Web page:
Step 3: Pile on some related myths

Wolf's tweet also seamlessly inserted a myth: that somehow vaccinated women could pass side effects on to the unvaccinated.

Lu-Culligan says that's absolutely not the case. She adds that this myth seems to echo another popular falsehood: that somehow women who live together can influence each other's cycles.

Wolf kept tweeting and piling on more misinformation in question form: Can vaccines cause infertility? Miscarriages?

This slam went well beyond disruption to menstrual cycles, raising the stakes dramatically. Lu-Culligan says the evidence overwhelmingly shows that the vaccines do not cause these problems. "At this point there have been many, many millions of women who have gotten the vaccine, and there have been no scientific reports of any infertility," she says.

The Centers for Disease Control and Prevention also says that the available data shows that vaccines are safe for those who are pregnant or nursing.

Step 4: Make waves in mainstream media

Days after Wolf started tweeting about vaccines and fertility, other influencers began picking it up, and a few clickbait websites wrote fake news stories.

But it was the real news that gave the lies their biggest boost. About a week after the initial tweets, a Miami private school, the Centner Academy, announced it would no longer allow vaccinated teachers into the classroom. It said there were too many questions about whether the vaccine could spread to unvaccinated mothers and children.

The school's CEO, Leila Centner, is an established anti-vaccine advocate, so her decision wasn't surprising. But the ban made national news anyway.

"To some people it's crazy and to others they question it because they want to know more, so for everyone there's a reason why you click on it," says Tara Kirk Sell, a senior scholar at the Johns Hopkins Center for Health Security. She says this perfectly illustrates how a lie that's grown big enough can use the mainstream media to get a further boost.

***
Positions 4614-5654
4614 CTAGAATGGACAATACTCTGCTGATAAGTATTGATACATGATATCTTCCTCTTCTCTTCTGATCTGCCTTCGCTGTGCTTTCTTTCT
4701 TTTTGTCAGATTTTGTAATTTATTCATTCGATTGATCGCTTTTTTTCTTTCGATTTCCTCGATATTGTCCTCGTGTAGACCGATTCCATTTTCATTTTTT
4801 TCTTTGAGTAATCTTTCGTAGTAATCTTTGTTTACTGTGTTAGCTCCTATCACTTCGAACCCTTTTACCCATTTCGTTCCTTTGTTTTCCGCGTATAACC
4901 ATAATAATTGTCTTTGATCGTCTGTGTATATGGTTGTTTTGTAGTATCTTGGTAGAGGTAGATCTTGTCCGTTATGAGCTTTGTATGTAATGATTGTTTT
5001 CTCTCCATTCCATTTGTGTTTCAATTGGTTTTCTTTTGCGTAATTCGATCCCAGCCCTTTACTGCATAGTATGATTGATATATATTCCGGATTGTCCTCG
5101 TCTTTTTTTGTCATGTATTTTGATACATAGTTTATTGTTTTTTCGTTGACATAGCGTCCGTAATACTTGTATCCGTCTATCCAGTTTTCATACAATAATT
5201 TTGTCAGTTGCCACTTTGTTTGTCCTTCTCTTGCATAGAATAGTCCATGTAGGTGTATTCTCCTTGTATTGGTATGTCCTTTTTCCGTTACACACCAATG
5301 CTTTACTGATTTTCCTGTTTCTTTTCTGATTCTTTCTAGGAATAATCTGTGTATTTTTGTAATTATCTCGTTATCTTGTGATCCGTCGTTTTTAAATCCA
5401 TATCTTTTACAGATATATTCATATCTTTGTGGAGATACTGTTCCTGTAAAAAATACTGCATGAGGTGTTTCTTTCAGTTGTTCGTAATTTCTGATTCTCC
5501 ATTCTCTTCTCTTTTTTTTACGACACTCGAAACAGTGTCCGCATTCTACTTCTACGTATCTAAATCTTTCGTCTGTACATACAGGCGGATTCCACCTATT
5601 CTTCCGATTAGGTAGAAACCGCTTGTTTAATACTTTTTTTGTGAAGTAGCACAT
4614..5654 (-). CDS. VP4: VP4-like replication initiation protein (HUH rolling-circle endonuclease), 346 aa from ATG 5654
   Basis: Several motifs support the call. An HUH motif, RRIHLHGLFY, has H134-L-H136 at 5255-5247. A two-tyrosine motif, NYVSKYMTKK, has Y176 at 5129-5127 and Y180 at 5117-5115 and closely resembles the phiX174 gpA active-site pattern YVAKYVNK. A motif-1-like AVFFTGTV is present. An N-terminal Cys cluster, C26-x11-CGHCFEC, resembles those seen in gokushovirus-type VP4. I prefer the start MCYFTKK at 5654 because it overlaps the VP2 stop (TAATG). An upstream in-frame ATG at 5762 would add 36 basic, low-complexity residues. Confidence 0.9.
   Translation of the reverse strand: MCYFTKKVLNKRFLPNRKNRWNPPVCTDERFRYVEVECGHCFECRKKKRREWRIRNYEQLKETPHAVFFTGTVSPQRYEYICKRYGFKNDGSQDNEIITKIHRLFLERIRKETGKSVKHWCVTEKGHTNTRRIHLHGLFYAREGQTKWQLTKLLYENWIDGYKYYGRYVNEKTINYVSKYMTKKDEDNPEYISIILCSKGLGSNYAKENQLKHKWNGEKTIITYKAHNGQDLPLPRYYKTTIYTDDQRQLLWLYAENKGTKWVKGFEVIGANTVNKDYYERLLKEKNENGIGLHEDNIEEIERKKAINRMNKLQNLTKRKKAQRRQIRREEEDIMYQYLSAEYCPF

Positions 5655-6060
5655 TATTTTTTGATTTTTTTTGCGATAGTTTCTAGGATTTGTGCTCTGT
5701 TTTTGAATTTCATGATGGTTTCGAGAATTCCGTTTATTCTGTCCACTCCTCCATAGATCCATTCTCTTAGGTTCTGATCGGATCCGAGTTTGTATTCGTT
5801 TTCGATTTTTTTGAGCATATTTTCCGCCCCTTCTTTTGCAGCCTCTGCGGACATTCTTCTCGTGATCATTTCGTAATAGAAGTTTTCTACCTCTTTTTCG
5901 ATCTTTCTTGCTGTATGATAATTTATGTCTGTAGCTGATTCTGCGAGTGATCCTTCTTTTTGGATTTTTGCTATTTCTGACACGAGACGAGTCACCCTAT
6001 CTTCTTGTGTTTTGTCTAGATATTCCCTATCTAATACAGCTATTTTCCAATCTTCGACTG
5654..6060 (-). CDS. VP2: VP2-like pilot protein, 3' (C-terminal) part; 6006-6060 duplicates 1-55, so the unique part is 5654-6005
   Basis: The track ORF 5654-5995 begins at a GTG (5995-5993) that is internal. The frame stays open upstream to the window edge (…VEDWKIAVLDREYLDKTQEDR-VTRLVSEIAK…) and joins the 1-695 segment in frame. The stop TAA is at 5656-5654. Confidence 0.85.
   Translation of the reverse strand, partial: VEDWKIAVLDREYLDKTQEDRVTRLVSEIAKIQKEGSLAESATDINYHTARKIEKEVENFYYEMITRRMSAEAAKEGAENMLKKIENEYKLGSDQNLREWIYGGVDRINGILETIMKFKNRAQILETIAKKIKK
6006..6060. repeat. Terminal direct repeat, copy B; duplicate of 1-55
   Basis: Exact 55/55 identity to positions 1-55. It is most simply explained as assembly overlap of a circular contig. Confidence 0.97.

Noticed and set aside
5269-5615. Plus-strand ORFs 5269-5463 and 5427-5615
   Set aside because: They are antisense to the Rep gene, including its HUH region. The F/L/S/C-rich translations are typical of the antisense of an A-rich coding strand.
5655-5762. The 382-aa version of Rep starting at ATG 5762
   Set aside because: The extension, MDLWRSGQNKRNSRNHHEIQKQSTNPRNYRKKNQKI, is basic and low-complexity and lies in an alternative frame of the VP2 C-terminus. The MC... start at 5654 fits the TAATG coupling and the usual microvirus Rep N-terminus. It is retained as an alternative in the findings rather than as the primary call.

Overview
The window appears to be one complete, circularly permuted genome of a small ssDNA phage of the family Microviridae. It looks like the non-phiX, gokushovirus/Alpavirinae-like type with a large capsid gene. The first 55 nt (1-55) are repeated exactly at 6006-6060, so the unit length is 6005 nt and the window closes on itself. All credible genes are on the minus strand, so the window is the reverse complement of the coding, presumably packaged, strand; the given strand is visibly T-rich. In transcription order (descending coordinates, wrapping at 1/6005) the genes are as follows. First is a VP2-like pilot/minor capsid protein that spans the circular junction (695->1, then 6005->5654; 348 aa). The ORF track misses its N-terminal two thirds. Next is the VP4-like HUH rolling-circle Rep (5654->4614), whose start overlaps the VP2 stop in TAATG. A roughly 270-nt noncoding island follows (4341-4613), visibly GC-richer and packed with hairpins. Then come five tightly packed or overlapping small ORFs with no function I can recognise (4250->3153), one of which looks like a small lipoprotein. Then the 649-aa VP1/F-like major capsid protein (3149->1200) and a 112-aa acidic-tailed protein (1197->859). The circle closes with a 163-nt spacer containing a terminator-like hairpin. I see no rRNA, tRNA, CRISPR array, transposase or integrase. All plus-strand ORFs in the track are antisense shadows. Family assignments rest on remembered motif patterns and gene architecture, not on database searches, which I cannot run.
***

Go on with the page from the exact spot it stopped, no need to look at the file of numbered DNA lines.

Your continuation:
"By covering it, which is important for people to know what kind of stuff is going on out there, the other side of that is that the lie spreads faster, and more people see it and more people pick up on it," Sell says.

And that's what happened. The Miami school story led to global coverage. "This is the point at which we start to see Spanish and Portuguese content, specifically," says Smith, formerly of Graphika.

The lies piggybacked along with news of the school. Outlets in other languages began reporting that the vaccine can spread person to person, or cause fertility problems.

Step 5: Morph to fit the messenger

Finally, because misinformation about vaccines is not grounded in data, it can mutate to fit any political message or worldview.

Vaccine myths about fertility and reproduction are particularly potent because they affect a large swath of the population, particularly when they incorporate myths about vaccinated women spreading the side effects. "It's kind of a one-size-fits-all theory in some ways, and the potential impact is everyone, rather than one specific community," Smith says.

In the weeks following the initial wave of coverage, others were using these ideas to grab audiences. Conservative commentator Candace Owens brought the link between vaccines and menstruation up on Instagram. In a six-minute video questioning vaccine safety, Owens never directly repeated the lies about fertility but didn't refute them either.

Far-right commentator Alex Jones folded the vaccine lies into his conspiracy theories about Google and Facebook, which he claims are trying to depopulate the Earth. "It's not just that you're going to be sterile, you're not going to be able to have children," Jones said during a recent broadcast. "You're not going to be able to eat beef anymore."

Step 6: Repeat the cycle with new lies

By late June, the lies about fertility had spread everywhere from France to Brazil. But then, Smith says, they started fading away.

"It seems to have kind of fallen by the wayside in terms of the COVID-19 news cycle that happens in these spaces on the internet," she says.

And that's the last lesson about the lies: They don't stick around. They grab the attention, raise questions and doubt, but there's no substance there. So once they've shocked those they're meant to engage, they disappear.

Or more properly, they're replaced by a new, incredible story.

Copyright 2023 NPR. To see more, visit https://www.npr.org.

Corrected: July 19, 2021 at 11:00 PM CDT
A previous version of this web story mischaracterized the survey of experiences with menstruation and the vaccine as only including women. In fact, the survey includes people who menstruate or have in the past. In addition, the story incorrectly labeled the authors of this study as medical anthropologists. They are biological anthropologists.
Geoff Brumfiel works as a senior editor and correspondent on NPR's science desk. His editing duties include science and space, while his reporting focuses on the intersection of science and national security.